Shelby trail project presses on despite lost federal funding
October 2, 2013
SHELBY TOWNSHIP — When they heard the news that $1.9 million in federal funding for a trail project connecting Shelby Township and Utica parks fell through due to bids coming in higher than estimates, Shelby officials scrambled to find money anywhere they could.
Shelby Township Deputy Supervisor Brad Bates explained that the Board of Trustees initially allocated $65,520 in 2010 to the project, and then he; engineer Carol Thurber; Parks, Recreation and Maintenance Department Director Joe Youngblood; and Business Manager Cindy Martel worked to find additional funds for a total of $177,097.50.
Although the federal funding disappeared, the township will still receive a 40 percent return in state funding from a Michigan Department of Natural Resources Trust Fund (MDNRTF) grant, which will supply $108,543.62, for a total of $285,543.62
“(The money) was already budgeted for projects that could be applied as a match,” Supervisor Rick Stathakis said. “Because they found this money, we are able to build at least $108,000 of paved trail in Shelby Township at no direct cost to our taxpayers.”
The team found the additional $111,577.50 for the trails in sidewalk funding, Shelby’s contribution to the Dequindre Road crossing project, a force account for hacking trails through foliage, and an engineering and environmental service township fund.
Youngblood also said the Michigan Department of Natural Resources has committed to leaving the opportunity open to expand the township’s grant as they work toward leveraging more funds for the trails.
Instead of constructing trails from Utica to Stony Creek through River Bends, Holland Ponds, Chief Gene Shepherd Park and the Macomb Orchard Trail as originally planned, Shelby officials now plan to forge trails from River Bends to the Macomb Orchard Trail, and from the Macomb Orchard Trail to Chief Gene Shepherd Park, as well as connect the Yates Trail to Chief Gene Shepherd Park.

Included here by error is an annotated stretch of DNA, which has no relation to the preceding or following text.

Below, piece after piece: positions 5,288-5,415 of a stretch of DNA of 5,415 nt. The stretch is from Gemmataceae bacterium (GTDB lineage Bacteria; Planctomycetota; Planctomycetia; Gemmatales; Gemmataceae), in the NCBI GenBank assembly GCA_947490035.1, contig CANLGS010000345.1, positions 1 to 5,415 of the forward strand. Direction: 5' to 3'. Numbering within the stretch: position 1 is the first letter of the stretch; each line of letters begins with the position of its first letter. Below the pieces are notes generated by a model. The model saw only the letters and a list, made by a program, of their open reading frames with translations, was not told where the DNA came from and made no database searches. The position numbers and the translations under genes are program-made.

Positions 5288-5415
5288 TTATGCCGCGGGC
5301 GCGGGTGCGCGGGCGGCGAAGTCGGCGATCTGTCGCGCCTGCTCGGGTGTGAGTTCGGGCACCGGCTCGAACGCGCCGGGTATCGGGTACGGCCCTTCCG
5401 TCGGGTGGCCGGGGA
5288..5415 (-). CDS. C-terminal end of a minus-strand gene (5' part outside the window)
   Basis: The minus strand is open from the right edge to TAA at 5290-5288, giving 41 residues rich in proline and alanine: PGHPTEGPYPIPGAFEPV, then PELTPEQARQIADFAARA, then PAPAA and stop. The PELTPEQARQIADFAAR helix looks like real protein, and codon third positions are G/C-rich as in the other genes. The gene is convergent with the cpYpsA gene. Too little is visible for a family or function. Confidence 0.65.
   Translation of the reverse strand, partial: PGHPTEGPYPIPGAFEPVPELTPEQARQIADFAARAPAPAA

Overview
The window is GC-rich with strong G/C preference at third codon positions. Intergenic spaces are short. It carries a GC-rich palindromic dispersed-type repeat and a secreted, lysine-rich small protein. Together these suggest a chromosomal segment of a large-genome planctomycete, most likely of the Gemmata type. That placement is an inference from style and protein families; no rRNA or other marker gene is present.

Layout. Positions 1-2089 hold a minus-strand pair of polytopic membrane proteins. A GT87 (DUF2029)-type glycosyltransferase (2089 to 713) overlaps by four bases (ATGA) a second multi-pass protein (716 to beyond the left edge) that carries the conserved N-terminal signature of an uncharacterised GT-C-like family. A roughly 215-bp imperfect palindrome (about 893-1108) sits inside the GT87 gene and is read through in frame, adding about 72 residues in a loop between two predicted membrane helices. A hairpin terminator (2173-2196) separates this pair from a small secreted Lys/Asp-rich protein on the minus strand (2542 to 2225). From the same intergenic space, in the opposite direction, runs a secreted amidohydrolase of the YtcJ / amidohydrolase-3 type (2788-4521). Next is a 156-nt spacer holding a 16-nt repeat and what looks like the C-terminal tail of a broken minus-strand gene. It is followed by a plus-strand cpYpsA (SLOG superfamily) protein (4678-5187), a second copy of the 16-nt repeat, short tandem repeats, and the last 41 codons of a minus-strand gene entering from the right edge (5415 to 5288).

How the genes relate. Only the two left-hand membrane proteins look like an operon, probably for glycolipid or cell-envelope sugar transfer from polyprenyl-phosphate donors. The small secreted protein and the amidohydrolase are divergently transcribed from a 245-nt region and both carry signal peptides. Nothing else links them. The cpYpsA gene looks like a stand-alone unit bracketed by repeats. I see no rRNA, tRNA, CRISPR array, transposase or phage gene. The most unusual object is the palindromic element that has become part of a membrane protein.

John Crumm, director of planning for the Macomb County Department of Roads, said that bids exceeded estimates by 10 percent because of the railroad tracks near Utica High School. He said the railroad company said the trail would have to go above or below the tracks.
“Now, we are negotiating with the railroad to see if we can not do a bridge or tunnel,” he said. “Typically, their issue is a liability of that line, but that particular portion of that line has not been used in quite a while.”
Thurber said there is a time cap for the trail grant — March 2015 — so she wants to begin construction by late fall of next year, since asphalt cannot be laid after the beginning of November; she is already drafting designs.
She also is working on applying for the Michigan Department of Transportation’s Transportation Alternatives Program grant, which is due Oct. 28 in advance of a December meeting, so they will know how much they will get by the beginning of January — up to $200,000.
“Everyone realizes the importance of this project,” Thurber said. “That’s why we were able to get the DNR grant, and that’s why we’ll probably get the alternative grant, too.”
Shelby officials and Crumm were in agreement on one matter: they will not give up efforts to complete the loop from Stony Creek Metropark to Lake St. Clair Metropark in Harrison Township, which began in 1995.
Utica Mayor Jacqueline Noonan could not be reached for comment.
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